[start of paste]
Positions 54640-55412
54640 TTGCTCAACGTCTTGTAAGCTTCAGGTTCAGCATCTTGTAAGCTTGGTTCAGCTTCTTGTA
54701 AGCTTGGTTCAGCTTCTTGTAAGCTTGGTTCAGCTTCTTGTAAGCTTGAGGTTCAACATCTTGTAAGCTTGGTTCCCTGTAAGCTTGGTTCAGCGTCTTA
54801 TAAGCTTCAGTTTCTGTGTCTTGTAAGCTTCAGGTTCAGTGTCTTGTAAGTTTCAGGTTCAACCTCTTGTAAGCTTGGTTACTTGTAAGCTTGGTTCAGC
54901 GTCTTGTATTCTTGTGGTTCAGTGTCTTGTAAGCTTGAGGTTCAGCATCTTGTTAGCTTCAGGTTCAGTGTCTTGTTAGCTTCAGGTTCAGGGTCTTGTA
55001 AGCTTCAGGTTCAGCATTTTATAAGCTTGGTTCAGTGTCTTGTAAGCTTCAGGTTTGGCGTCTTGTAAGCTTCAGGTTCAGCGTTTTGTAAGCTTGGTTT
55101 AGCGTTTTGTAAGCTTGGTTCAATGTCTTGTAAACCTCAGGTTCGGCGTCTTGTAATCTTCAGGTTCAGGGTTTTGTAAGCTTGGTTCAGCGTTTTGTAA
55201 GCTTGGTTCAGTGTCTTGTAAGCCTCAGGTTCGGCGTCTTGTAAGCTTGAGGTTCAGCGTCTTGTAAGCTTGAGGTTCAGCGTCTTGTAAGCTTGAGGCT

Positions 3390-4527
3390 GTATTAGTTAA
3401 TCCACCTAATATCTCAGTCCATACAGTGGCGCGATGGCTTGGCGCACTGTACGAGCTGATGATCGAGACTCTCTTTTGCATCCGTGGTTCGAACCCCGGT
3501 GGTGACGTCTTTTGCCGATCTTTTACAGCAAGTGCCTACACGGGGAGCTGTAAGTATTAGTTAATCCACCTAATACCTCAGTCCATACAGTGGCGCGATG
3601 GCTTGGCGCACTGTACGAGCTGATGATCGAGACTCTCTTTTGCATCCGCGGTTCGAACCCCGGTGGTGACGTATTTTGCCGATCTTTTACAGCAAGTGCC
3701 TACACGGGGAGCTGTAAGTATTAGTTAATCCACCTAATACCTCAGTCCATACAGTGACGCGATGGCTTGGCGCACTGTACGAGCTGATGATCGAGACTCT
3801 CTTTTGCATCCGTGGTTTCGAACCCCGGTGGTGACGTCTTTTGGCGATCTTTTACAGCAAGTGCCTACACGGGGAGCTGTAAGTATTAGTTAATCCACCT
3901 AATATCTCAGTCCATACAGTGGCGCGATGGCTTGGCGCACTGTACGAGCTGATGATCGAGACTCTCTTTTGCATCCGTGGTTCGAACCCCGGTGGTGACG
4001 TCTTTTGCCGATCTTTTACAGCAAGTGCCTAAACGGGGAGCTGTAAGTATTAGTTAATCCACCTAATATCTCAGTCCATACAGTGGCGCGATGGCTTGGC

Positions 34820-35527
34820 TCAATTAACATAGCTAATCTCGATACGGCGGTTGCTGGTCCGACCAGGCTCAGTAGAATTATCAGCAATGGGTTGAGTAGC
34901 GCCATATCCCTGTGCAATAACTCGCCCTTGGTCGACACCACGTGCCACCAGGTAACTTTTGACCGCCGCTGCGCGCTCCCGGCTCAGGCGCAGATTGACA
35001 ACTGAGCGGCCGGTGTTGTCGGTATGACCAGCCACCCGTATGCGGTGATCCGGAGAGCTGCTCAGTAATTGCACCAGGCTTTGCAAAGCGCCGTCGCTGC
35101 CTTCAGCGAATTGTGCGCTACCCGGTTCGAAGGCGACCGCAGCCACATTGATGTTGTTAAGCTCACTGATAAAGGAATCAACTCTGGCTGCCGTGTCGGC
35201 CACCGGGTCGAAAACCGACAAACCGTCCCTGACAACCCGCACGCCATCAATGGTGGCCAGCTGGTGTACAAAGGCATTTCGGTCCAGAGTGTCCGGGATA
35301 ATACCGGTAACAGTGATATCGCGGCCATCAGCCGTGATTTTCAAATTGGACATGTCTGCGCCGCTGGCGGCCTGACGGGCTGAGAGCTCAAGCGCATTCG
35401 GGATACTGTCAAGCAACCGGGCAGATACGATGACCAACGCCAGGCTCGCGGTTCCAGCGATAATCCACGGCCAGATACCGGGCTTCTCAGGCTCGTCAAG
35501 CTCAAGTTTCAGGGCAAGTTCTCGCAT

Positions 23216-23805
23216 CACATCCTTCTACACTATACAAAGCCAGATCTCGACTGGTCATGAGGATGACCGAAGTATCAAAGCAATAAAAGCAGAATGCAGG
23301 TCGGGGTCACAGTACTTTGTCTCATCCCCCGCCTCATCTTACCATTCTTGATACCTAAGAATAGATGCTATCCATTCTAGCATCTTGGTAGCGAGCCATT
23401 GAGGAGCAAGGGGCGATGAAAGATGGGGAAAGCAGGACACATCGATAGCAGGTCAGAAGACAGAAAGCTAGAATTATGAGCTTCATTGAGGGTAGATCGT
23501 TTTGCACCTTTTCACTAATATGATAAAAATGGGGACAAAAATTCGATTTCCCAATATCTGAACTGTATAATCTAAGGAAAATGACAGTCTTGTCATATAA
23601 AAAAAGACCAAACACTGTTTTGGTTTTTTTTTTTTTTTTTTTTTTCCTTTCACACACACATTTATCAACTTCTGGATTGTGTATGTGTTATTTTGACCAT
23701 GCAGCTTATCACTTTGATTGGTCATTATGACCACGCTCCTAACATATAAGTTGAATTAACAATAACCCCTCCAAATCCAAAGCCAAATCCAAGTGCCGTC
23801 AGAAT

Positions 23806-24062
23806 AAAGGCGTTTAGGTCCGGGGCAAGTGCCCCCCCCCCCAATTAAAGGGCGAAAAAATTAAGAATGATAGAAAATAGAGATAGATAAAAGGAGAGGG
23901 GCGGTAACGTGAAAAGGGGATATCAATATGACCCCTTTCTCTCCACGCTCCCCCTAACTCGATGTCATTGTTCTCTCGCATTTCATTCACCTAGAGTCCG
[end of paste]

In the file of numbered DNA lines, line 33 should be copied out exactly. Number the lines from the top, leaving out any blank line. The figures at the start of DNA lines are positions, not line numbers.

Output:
23701 GCAGCTTATCACTTTGATTGGTCATTATGACCACGCTCCTAACATATAAGTTGAATTAACAATAACCCCTCCAAATCCAAAGCCAAATCCAAGTGCCGTC